• Ensure that reports of experiments on, or studies of, animals cite compliance with the US Department of Health and Human Services Guide for the Care and Use of Laboratory Animals8 or other relevant guidelines
  • Consider appointing a journal ethics panel to advise on specific cases and review journal policies periodically

Ensuring the integrity of the academic record

  • Take steps to reduce covert redundant publication, e.g., by requiring all clinical trials be registered9
  • Ensure that published material is securely archived (e.g., via permanent online repositories, such as PubMed Central)10
  • Have systems in place to allow authors to make original research articles freely available

Intellectual property

  • Use software for detecting plagiarism (e.g., software, searching for similar titles) in submitted items (either routinely or when suspicions are raised)
  • Support authors whose copyright has been breached or who have been the victims of plagiarism
  • Be prepared to defend authors' rights and pursue offenders (e.g., by requesting retractions or removal of material from websites) irrespective of whether their journal holds the copyright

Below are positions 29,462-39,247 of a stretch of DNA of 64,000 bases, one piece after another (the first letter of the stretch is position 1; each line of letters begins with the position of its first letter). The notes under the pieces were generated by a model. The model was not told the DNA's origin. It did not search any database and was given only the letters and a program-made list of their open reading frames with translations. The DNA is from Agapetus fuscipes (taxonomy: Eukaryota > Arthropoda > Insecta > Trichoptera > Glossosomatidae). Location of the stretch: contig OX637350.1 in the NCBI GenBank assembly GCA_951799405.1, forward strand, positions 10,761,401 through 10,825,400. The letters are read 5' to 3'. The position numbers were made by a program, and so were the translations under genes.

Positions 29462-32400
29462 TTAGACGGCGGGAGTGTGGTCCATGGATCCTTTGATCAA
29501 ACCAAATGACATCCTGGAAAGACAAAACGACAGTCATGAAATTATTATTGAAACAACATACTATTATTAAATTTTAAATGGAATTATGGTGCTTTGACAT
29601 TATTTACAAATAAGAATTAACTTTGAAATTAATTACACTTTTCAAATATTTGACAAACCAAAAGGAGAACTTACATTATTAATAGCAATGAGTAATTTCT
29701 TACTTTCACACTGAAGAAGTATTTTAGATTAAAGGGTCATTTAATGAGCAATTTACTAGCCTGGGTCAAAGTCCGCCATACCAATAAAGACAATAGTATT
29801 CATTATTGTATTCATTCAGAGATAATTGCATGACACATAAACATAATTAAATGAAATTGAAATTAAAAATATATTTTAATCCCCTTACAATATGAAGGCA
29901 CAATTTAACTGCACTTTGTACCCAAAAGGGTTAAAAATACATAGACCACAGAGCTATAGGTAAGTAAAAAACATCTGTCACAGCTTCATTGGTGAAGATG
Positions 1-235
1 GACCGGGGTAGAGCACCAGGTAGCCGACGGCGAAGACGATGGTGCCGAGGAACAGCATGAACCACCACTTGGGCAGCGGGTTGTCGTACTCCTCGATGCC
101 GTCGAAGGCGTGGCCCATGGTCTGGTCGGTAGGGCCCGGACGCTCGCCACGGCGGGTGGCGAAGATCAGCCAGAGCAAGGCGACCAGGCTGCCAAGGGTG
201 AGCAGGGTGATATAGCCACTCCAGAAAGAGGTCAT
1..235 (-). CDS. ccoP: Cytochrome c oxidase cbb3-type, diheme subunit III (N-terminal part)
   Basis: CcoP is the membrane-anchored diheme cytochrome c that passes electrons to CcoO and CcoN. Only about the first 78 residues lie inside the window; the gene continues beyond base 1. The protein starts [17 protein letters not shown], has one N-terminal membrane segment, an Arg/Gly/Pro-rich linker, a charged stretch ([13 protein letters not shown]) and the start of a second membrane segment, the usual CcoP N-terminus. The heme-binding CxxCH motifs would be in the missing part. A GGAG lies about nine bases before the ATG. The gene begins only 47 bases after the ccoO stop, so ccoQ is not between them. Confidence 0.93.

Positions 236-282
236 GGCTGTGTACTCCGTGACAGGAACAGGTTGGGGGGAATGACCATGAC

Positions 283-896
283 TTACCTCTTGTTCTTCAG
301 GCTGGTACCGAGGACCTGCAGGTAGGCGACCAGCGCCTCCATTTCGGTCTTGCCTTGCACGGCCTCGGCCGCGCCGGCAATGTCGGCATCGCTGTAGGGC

Commercial considerations

  • Have policies and systems in place to ensure that commercial considerations do not affect editorial decisions (e.g., advertising departments should operate independently from editorial departments)
  • Publish a description of their journal's income sources (e.g., the proportions received from display advertising, reprint sales, special supplements, page charges, etc.)
  • Ensure that the peer-review process for sponsored supplements is the same as that used for the leading journal
  • Ensure that items in sponsored supplements are accepted solely on the basis of academic merit and interest to readers and is not influenced by commercial considerations

Conflicts of interest

  • Publish lists of relevant interests (financial, academic and other kinds) of all editorial staff and members of editorial boards (which should be updated at least annually)
  • Adopt suitable policies for handling submissions from themselves, employees or members of the editorial board to ensure an unbiased review (and have these set out in writing)

References / further reading